(46) Communication Requirements •. Need data driven higher level abstractions. • Both BSP and Dataflow Style communications • MPI / RDMA / TCP • Automatically deal with large data sizes. • MPI requirements. • Need MPI to work with Yarn/Mesos (Use MPI only as a communication library) – basic MPI insists on launching its tasks. • Make MPI work with dynamic environments where processes are added / removed while an application is running • We don’t need fault tolerance at MPI level. 46.

(47) • •. •. •. Twister2 and the Fog. What is the Fog? In the spirit of yesterday’s Grid computing, the Fog is everything – E.g. cars on a road see a fog as sum of all cars near them – Smart Home can access all the devices and computing resources in their neighborhood – This approach has obviously greatest potential performance and could for example allow road vehicles to self organize and avoid traffic jams – It has the problem that bedeviled yesterday’s Grid; need to manage systems across administrative domains The simpler scenario is that Fog is restricted to systems that are in same administrative domain as device and cloud – The system can be designed without worrying about conflicting administration issues – The Fog for devices in a car, is in SAME car – The Smart home uses Fog in same home – We address this simpler case Twister2 is designed to address second simple view by supporting hierarchical clouds with fog looking like a cloud to the device. 47.

(48) Data Access Layer • • • • •. Provides a unified interface for accessing raw data Supports multiple file systems such as NFS, HDFS, Lustre, etc. Supports streaming data sources Can be easily extended to support custom data sources Manages data locality information. 48.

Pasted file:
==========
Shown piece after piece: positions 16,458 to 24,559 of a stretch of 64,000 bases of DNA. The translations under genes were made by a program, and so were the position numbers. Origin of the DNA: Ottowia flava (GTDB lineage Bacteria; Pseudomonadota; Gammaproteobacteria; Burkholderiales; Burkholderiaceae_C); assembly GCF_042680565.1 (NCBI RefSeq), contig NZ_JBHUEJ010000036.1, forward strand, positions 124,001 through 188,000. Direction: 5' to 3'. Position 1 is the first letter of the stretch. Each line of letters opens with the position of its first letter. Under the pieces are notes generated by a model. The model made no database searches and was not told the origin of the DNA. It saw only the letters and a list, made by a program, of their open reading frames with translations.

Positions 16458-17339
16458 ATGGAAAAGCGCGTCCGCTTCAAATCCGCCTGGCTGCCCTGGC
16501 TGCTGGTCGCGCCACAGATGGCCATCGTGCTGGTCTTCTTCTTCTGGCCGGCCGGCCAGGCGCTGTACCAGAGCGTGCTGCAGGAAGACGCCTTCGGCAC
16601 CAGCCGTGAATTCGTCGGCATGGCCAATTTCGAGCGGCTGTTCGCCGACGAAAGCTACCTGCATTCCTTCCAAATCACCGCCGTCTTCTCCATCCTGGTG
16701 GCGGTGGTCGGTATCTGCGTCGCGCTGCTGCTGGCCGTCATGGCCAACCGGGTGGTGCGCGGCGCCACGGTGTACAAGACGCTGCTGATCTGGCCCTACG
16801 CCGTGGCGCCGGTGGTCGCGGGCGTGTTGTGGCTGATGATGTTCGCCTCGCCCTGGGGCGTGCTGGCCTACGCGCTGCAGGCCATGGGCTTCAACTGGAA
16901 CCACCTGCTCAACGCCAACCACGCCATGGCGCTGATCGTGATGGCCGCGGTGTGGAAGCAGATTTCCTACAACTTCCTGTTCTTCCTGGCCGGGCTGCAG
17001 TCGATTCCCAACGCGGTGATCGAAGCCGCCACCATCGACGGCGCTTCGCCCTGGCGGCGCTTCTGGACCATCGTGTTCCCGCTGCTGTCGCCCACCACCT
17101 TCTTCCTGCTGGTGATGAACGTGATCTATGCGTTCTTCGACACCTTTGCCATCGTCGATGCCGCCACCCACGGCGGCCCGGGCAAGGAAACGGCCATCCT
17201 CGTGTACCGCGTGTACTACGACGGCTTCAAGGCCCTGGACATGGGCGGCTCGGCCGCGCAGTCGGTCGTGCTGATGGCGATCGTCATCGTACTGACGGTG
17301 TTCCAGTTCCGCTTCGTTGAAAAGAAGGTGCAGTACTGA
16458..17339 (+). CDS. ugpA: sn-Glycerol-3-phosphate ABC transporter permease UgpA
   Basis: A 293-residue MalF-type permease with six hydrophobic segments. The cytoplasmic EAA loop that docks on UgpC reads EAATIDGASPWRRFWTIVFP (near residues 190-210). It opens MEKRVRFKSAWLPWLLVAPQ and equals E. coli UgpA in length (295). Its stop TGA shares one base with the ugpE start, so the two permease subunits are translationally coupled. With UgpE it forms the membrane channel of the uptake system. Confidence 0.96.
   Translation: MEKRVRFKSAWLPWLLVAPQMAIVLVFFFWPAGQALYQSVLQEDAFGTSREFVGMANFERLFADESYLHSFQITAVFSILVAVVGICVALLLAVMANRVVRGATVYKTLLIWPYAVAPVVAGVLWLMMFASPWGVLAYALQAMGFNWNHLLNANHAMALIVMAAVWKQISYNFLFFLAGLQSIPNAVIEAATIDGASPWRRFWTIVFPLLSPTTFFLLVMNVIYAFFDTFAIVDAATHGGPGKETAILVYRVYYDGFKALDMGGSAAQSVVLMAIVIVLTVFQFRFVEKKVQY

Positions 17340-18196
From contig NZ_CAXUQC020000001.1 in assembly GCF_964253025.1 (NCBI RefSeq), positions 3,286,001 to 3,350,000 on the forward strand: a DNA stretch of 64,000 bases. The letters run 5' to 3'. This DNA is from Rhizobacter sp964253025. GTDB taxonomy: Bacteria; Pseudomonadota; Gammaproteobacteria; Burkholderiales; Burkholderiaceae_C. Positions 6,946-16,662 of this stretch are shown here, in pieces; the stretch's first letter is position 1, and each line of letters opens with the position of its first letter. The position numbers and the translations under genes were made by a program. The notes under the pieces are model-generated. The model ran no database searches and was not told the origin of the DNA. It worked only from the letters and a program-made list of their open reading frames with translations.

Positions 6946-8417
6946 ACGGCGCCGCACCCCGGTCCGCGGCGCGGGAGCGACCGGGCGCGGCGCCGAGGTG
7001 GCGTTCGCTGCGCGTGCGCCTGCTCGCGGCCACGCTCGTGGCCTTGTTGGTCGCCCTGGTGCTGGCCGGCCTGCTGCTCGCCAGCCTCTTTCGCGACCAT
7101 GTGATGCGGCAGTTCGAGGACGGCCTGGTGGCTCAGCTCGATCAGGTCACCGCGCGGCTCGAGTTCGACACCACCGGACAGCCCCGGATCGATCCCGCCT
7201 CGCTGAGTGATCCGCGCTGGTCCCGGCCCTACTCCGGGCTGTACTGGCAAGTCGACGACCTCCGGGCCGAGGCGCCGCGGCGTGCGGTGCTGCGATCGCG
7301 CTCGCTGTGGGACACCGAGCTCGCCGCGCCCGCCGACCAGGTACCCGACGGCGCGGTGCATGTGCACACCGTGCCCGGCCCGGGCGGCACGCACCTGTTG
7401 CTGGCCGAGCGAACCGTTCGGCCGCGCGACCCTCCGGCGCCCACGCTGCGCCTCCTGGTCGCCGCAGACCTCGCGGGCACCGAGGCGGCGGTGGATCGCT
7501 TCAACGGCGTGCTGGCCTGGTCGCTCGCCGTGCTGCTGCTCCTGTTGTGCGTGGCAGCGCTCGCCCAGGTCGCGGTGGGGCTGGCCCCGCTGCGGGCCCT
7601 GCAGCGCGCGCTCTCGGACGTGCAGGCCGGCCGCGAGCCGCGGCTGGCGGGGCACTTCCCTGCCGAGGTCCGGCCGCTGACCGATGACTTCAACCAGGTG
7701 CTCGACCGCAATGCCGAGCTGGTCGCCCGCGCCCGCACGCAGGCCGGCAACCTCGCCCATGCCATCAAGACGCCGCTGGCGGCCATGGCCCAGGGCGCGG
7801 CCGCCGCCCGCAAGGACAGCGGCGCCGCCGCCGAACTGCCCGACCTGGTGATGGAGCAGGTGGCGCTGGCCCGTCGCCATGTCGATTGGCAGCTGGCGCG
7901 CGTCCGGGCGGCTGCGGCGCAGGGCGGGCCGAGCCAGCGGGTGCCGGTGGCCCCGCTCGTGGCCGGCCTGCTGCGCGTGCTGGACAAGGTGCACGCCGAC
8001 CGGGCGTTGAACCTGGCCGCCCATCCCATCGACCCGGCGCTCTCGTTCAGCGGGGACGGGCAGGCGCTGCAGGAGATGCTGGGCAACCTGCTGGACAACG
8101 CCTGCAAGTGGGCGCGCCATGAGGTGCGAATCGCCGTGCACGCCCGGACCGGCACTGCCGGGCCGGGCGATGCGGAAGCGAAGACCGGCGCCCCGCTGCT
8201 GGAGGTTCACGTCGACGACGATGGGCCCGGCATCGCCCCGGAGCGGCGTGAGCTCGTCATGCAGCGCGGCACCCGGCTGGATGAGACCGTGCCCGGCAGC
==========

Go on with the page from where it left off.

(49) Fault Tolerance and State. • State is a key issue and handled differently in systems. – CORBA, AMT, MPI and Storm/Heron have long running tasks that preserve state – Spark and Flink preserve datasets across dataflow node using in-memory databases – All systems agree on coarse grain dataflow; only keep state by exchanging data.. • Similar form of check-pointing mechanism is used already in HPC and Big Data – although HPC informal as doesn’t typically specify as a dataflow graph – Flink and Spark do better than MPI due to use of database technologies; MPI is a bit harder due to richer state but there is an obvious integrated model using RDD type snapshots of MPI style jobs. • Checkpoint after each stage of the dataflow graph. – Natural synchronization point – Let’s allows user to choose when to checkpoint (not every stage) – Save state as user specifies; Spark just saves Model state which is insufficient for complex algorithms 49.

(50) Twister2 Tutorial. • This is a first hand experience on Twister2 • Download and install Twister2 • Run few examples (Working on the documentation) – Streaming word count – Batch word count – Install - – Examples - • Estimated time – 20 mins for installation – 20 mins for running examples • Join the Open Source Group working on Twister2!. 50.

(51) Summary of Twister2: Next Generation HPC Cloud + Edge + Grid. • • • • • • • •. We suggest an event driven computing model built around Cloud and HPC and spanning batch, streaming, and edge applications – Highly parallel on cloud; possibly sequential at the edge Integrate current technology of FaaS (Function as a Service) and server-hidden (serverless) computing with HPC and Apache batch/streaming systems We have built a high performance data analysis library SPIDAL We have integrated HPC into many Apache systems with HPC-ABDS We have done a very preliminary analysis of the different runtimes of Hadoop, Spark, Flink, Storm, Heron, Naiad, DARMA (HPC Asynchronous Many Task) There are different technologies for different circumstances but can be unified by high level abstractions such as communication collectives – Obviously MPI best for parallel computing (by definition) Apache systems use dataflow communication which is natural for distributed systems but inevitably slow for classic parallel computing – No standard dataflow library (why?). Add Dataflow primitives in MPI-4? MPI could adopt some of tools of Big Data as in Coordination Points (dataflow nodes), State management with RDD (datasets) 51.